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In Illustrator CS5 Essential Training, author Mordy Golding explains the core concepts and techniques that apply to any workflow in Illustrator, whether designing for print, the web, or assets for other applications. This course includes a detailed explanation of the elements that make up vector graphics—paths, strokes, and fills—and shows how to use each of Illustrator's drawing tools. Also demonstrated are techniques for combining and cleaning up paths, organizing paths into groups and layers, text editing, working with color, effects, and much more. Exercise files accompany the course.
When working inside of Illustrator or for the most part any Adobe application, you'll be using a variety of tools, which appear in the Tools panel over here, menu commands or functions that are available through this menu across the top of the screen and panels over here that cover specific functionality. In truth, Illustrator has tons of panels. Some out of them you may find you need all the time, while others get used far less often. In fact, there are probably some panels that you will never ever use. To help you work more efficiently inside of Illustrator, Adobe designed a user interface that's customizable to each user's needs.
In this movie, we'll specifically talk about how to work with the panels inside of Illustrator. I'll just create a simple document in my file here, just to have something to work with on the screen. I'll use a Web profile here and you'll notice that flanking my document on either side are the tools panel right here and the default setting for some of the panels here inside of Illustrator. I'll move my cursor towards the top over here, which is a dark gray area with two little white arrows. When I click on this area right here, it expands these panels so that I can see them completely. Clicking on the white arrows once again will collapse and that's what we call an iconic state. All you see are just the icons themselves.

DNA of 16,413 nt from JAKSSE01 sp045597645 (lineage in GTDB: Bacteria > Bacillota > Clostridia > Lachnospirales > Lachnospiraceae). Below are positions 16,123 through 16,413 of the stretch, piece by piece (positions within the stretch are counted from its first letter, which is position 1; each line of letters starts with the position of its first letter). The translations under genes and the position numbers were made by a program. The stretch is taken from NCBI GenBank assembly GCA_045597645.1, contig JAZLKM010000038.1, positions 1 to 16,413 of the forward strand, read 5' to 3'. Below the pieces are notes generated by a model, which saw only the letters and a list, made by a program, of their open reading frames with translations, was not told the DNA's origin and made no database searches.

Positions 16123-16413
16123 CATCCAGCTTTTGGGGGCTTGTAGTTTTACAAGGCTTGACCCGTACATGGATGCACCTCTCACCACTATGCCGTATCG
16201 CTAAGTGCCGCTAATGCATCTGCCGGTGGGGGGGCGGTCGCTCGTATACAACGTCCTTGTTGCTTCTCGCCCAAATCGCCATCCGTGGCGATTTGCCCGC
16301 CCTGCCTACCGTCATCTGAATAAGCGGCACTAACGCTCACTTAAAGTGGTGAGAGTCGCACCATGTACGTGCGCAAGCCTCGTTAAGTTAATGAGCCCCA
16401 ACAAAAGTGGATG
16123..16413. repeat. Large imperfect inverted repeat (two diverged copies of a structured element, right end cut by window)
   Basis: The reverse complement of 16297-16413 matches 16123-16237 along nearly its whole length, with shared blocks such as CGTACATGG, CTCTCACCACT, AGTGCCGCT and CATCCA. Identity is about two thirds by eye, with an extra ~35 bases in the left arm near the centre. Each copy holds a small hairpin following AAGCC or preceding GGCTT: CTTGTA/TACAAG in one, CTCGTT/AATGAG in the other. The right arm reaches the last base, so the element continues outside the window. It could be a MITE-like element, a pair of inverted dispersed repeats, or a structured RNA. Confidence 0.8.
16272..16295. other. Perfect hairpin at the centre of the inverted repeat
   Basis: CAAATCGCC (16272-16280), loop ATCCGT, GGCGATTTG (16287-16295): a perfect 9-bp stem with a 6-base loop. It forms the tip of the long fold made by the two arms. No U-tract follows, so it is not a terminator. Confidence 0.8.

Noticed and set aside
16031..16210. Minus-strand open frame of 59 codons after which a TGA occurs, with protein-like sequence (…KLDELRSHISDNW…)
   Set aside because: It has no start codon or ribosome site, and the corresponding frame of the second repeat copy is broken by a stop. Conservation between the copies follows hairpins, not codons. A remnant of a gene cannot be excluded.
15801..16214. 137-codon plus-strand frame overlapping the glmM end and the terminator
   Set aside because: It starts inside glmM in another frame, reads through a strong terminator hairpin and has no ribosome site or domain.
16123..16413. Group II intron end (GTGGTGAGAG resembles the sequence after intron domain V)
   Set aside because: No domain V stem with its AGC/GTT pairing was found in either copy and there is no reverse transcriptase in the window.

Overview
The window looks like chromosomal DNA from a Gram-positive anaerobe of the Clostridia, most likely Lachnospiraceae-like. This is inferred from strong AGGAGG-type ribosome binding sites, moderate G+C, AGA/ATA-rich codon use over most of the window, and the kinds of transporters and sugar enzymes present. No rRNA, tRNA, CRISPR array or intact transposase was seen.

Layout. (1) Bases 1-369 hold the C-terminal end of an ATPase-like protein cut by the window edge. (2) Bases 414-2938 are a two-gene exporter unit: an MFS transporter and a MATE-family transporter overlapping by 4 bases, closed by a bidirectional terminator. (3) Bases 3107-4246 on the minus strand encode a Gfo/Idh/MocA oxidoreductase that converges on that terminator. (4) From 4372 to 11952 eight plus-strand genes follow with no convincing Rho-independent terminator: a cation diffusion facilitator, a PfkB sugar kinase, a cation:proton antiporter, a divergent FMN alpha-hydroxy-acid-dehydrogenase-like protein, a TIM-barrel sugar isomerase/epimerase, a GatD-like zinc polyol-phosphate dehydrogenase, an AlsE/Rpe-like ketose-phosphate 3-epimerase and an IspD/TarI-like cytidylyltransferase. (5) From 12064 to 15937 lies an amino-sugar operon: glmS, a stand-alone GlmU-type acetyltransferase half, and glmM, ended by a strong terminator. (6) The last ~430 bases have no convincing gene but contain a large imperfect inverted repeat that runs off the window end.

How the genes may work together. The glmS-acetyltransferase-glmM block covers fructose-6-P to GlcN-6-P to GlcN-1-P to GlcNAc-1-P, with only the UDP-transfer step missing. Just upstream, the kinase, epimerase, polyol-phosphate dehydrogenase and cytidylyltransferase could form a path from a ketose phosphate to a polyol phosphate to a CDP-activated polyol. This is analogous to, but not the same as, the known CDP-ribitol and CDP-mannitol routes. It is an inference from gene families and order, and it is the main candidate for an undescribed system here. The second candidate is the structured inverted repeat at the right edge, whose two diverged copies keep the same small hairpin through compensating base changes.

When you mouse over each of the icons, a little tool tip pops up to let you know which panel that is, but for the price of just a small amount of screen real estate, you can position your cursor just over the left edge of the panels until you see a double-headed arrow. Click and drag to the left and you'll see that you can actually pull out this area to reveal the names of each of those panels. Now when you're working, you can quickly see the icon and also the name of that panel. For now though, I'm going to move my cursor back towards the left-edge of this area here and click and drag to the right to reduce them back to the iconic state.
This darker gray area, which actually expands completely from the top to the bottom of my screen, is referred to as a panel dock. Within the panel dock, I have something called panel groups, and you can see that some of these panels are broken down into groups. Here I have the Artboards and the Layers panel and they have both been grouped together within this panel dock. Likewise, my Graphic Styles and my Appearance panel also appear in a separate group. You can rearrange these any way you like. Either grab an entire group from these little dotted lines over here and reposition them or you click on the icon for any panel and move that panel within the group, or completely outside the group, so that it creates a brand new group on its own.
When the dock is fully expanded, you can see the groups over here as tabs. In this example, Swatches, Brushes and Symbols are all appearing within a single panel group, but the Swatches panel is currently the active one. Clicking on any panel's tab will make that one active and you can also click and drag to rearrange the order of them inside of the group. In Illustrator you're not limited to a single panel dock. For example, if I have more panels that I want to use and that I'd liked to have easy access to it any time, I may create a second dock. Let's see how to do that.